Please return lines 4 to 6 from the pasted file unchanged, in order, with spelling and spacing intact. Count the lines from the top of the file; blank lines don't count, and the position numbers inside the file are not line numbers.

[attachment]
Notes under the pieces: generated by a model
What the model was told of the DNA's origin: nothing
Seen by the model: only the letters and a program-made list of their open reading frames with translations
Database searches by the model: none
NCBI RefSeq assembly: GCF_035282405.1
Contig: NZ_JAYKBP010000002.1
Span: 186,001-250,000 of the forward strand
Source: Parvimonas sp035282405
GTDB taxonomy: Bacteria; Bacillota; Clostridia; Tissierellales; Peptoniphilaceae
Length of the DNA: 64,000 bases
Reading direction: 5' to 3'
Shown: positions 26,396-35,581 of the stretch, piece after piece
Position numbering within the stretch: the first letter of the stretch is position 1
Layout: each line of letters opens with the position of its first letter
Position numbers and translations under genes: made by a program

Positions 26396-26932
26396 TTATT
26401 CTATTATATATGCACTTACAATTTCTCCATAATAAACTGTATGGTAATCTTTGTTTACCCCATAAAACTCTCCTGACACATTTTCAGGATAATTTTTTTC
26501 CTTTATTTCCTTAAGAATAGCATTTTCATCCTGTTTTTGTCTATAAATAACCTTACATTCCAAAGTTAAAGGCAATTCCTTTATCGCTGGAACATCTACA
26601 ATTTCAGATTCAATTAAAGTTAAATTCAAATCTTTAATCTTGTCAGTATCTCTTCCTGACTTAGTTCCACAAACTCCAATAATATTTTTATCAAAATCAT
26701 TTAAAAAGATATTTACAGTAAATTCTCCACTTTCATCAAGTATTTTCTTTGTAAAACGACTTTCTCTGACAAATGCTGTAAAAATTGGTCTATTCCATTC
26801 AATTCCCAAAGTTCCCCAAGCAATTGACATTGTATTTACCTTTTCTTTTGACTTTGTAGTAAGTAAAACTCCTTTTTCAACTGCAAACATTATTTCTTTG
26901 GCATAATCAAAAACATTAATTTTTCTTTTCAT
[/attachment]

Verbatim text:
Database searches by the model: none
NCBI RefSeq assembly: GCF_035282405.1
Contig: NZ_JAYKBP010000002.1